and once crc run out of old stock all there prices are gonna go up :roll: try telling some people that and they say "the price wont go up its just you cycle shops putting the prices up" i just laugh to myself know when i hear that as madison has put nearly everything up by umpteen % per item as thats what they cost to import now :shock: :shock: shame really but loads of small lbs will be going over the next 2 years i can see it now :cry: :cry:


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PostPosted: Mon Feb 16, 2009 1:37 am 
Moderator /Lincs, E & S Yorks Deputy AEC
Moderator /Lincs, E & S Yorks Deputy AEC
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Joined: Mon Nov 26, 2007 6:16 pm
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Location: RetroModding™ since 1988
The bike shop I used to work in closed down in October last year, sales were down on the previous year, margins were tight as we were below RRP & the location was wrong, even our good reputation for servicing & my spending an entire day posting 10% off leaflets round the local housing estate didn't help much (& it bloody chucked it down)

Internet sites may or may not have been a cause of the shops closure, I think Tescos and Halfords had more to do with it, as we mostly sold bikes under £500, ~80% of the bikes sold were sub £200, which with halfords sales every 2 minutes & Tescos (less than 1 mile away) selling similar bikes cheaper made for it hard for the shop to stay open

On the upside I'm starting up my own mobile cycle repairs business :D

Blatant plug for thecycledoctor.co.uk


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PostPosted: Mon Feb 16, 2009 3:13 am 
retrobike rider / Gold Trader
retrobike rider / Gold Trader
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Joined: Thu Dec 08, 2005 12:29 pm
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Location: London
AndyB - good luck with your venture. I see this as a business with great potential, especially in towns where there are a lot of cycle commuters.

My impression of bike shops (and I'm prepared to be corrected by people who know a lot more than me on the subject) is that the servicing department is pretty profitable, and often lacking in capacity. For example, in London & suburbs, I frequently hear of a week and longer wait to book a bike in for a service (incidental evidence, I know).

So why not have a repairs specialist? Collect the bike from home / work. Fix. Return.

When I heard that Evans charge £15 + parts to change a tube (and seemingly, only if you rant that you *must have* your Brompton TODAY) I considered a mobile puncture repair service. For £10 + bits I would ride to your location in zone 1 or 2 and repair your tyre.


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PostPosted: Mon Feb 16, 2009 12:31 pm 
Retro Guru

Joined: Wed Jun 13, 2007 11:10 am
Posts: 862
Location: Reading way
There have been no closures in our immediate vicinity but the ads in the Yellow Pages are getting smaller.

The trouble with bike servicing is having the right parts and storage. If you need a part tyhat is not in stock there will be a 48hr delay while the part is sourced. This does not compare favourably with motor garage services which have daily parts deliveries from local factors. Deeper stock of spares would get around this but cost and space often step in the way. Then you have to store the darn bikes whilst the customer who was in a desperate hurry suddenly has a week on holiday and cannot be contacted.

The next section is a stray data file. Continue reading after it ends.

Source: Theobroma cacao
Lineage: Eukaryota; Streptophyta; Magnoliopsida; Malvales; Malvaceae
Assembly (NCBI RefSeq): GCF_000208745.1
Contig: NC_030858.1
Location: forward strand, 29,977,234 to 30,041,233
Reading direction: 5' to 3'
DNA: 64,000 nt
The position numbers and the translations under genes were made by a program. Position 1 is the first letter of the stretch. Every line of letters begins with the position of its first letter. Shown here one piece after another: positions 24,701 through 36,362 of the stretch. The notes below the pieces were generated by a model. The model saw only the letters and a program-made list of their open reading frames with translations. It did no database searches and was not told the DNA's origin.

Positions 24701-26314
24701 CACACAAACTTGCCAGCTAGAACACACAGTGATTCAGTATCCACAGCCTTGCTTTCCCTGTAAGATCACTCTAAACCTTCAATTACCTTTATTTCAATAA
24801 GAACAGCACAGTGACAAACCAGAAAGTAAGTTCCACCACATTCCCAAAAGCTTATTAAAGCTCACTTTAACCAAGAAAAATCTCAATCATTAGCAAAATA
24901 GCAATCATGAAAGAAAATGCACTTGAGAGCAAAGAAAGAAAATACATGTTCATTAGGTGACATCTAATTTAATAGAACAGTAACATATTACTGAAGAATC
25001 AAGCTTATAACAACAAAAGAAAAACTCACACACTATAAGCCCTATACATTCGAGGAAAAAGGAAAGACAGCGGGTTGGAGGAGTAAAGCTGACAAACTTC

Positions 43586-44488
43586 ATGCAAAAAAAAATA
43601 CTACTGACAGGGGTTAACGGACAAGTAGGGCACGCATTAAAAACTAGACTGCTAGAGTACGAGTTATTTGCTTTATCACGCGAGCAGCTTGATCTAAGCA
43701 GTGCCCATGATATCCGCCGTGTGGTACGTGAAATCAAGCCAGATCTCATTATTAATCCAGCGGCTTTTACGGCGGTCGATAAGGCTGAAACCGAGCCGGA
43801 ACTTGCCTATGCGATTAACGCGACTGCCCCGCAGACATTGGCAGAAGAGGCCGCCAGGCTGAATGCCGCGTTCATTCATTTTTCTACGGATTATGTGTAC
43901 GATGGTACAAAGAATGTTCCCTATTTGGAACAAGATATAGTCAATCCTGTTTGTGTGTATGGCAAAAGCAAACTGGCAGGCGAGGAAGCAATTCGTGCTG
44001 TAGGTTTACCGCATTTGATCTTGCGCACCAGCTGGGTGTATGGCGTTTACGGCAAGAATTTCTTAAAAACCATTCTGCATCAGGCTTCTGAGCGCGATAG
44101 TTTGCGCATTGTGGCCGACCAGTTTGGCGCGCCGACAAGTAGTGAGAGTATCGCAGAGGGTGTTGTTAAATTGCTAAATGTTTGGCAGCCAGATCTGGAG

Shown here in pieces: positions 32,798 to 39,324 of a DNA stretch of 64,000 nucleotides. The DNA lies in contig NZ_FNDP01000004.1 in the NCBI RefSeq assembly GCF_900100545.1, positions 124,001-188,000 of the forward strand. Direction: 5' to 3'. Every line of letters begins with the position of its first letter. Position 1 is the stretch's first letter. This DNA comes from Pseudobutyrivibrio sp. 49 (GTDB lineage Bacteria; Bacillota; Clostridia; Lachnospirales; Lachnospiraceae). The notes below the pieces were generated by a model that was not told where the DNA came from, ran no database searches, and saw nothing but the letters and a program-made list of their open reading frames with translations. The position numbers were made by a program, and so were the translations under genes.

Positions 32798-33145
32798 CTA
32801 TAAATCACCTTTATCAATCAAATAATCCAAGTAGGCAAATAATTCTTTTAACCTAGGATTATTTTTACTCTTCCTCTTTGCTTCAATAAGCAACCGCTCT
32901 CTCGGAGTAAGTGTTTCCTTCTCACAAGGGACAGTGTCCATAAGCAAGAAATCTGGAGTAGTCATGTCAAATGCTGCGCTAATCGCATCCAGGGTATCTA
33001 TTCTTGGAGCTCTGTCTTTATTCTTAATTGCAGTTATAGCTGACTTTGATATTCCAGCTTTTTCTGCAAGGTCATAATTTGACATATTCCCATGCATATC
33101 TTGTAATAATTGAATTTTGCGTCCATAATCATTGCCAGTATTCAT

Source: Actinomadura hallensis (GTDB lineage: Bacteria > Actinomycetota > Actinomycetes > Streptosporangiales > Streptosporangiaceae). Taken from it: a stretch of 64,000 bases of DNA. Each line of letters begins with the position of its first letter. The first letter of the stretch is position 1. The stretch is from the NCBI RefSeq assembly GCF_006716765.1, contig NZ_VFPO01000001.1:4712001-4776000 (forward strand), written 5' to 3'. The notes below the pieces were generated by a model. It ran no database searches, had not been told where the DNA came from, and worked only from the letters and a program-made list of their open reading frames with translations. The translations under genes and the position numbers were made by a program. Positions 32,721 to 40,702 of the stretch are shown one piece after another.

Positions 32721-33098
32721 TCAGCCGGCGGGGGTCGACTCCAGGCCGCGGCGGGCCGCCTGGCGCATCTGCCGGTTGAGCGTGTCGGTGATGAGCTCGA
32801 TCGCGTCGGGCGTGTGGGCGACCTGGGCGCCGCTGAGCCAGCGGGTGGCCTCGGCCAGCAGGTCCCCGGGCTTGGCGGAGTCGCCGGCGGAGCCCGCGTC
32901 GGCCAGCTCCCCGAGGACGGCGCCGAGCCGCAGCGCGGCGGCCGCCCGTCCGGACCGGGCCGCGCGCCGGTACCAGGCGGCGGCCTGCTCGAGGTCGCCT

Puncture repairs are a bind as they turn up out of the blue and require that a mechanic stop the job they are on to replace a tube. Then they have to start again on the original job and time is lost so this work is priced high.

Rest assured, workshop repairs are only profitable when a nail comes in and has cash thrown at the parts. A full service is £100 labour and may take two days work once you have cleaned it up, worked out what is bust and ordered the bits, fitted them etc. Consider the mechanic's pay and that seems cheap.

As for mailorder killing the business, tough. Websites are cheap enough to build these days and can be a good sales channel for any IBD. We may not like Wiggle and CRCs pricing but they are a fact of the market and so that is that.

Vague and wandering rant ends ;)


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PostPosted: Mon Feb 16, 2009 2:56 pm 
Retro Guru
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Joined: Wed Apr 23, 2008 9:57 pm
Posts: 2437
Location: Kent UK
mtbfix wrote:
Puncture repairs are a bind as they turn up out of the blue and require that a mechanic stop the job they are on to replace a tube. Then they have to start again on the original job and time is lost so this work is priced high.


Why?? :? Surely they join the back of the queue? At the shop I work at they don't take priority, it's first come first served. Mind you we've been doing this for years now so no one complains. :wink:

I've now been downgraded to part-time since September last year. I've only been working at the shop for about 12 days since then. They can't get rid of me completely as I'm the only one that can build wheels. That said when it gets busier I'll be back full time.

It helps when the owner is a mate too! :wink: